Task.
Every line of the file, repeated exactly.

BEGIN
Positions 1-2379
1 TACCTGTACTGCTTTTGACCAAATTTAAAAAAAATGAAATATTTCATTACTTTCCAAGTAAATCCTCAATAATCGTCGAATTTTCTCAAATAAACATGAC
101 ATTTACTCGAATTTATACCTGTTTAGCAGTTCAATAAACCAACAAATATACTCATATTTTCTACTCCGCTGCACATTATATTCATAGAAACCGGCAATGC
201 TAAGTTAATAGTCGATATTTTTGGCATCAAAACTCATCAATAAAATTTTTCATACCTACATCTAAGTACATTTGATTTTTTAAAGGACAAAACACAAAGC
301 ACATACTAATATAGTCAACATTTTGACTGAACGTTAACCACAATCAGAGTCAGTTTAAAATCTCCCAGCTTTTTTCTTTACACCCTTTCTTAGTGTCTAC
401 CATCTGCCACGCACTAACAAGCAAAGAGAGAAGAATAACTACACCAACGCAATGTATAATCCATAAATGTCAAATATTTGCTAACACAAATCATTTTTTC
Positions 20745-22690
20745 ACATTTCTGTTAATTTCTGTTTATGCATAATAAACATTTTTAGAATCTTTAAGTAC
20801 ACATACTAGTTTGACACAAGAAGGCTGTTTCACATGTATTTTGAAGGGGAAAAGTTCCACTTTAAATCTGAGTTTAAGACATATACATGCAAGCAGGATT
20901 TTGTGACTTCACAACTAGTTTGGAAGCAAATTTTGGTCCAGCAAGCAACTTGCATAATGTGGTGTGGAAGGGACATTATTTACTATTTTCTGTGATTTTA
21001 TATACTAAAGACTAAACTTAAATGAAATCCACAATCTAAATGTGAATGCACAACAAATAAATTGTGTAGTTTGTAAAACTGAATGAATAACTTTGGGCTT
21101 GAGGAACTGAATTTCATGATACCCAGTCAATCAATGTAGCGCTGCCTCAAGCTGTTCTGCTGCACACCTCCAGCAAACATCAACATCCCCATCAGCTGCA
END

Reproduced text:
Positions 1-2379
1 TACCTGTACTGCTTTTGACCAAATTTAAAAAAAATGAAATATTTCATTACTTTCCAAGTAAATCCTCAATAATCGTCGAATTTTCTCAAATAAACATGAC
101 ATTTACTCGAATTTATACCTGTTTAGCAGTTCAATAAACCAACAAATATACTCATATTTTCTACTCCGCTGCACATTATATTCATAGAAACCGGCAATGC
201 TAAGTTAATAGTCGATATTTTTGGCATCAAAACTCATCAATAAAATTTTTCATACCTACATCTAAGTACATTTGATTTTTTAAAGGACAAAACACAAAGC
301 ACATACTAATATAGTCAACATTTTGACTGAACGTTAACCACAATCAGAGTCAGTTTAAAATCTCCCAGCTTTTTTCTTTACACCCTTTCTTAGTGTCTAC
401 CATCTGCCACGCACTAACAAGCAAAGAGAGAAGAATAACTACACCAACGCAATGTATAATCCATAAATGTCAAATATTTGCTAACACAAATCATTTTTTC
Positions 20745-22690
20745 ACATTTCTGTTAATTTCTGTTTATGCATAATAAACATTTTTAGAATCTTTAAGTAC
20801 ACATACTAGTTTGACACAAGAAGGCTGTTTCACATGTATTTTGAAGGGGAAAAGTTCCACTTTAAATCTGAGTTTAAGACATATACATGCAAGCAGGATT
20901 TTGTGACTTCACAACTAGTTTGGAAGCAAATTTTGGTCCAGCAAGCAACTTGCATAATGTGGTGTGGAAGGGACATTATTTACTATTTTCTGTGATTTTA
21001 TATACTAAAGACTAAACTTAAATGAAATCCACAATCTAAATGTGAATGCACAACAAATAAATTGTGTAGTTTGTAAAACTGAATGAATAACTTTGGGCTT
21101 GAGGAACTGAATTTCATGATACCCAGTCAATCAATGTAGCGCTGCCTCAAGCTGTTCTGCTGCACACCTCCAGCAAACATCAACATCCCCATCAGCTGCA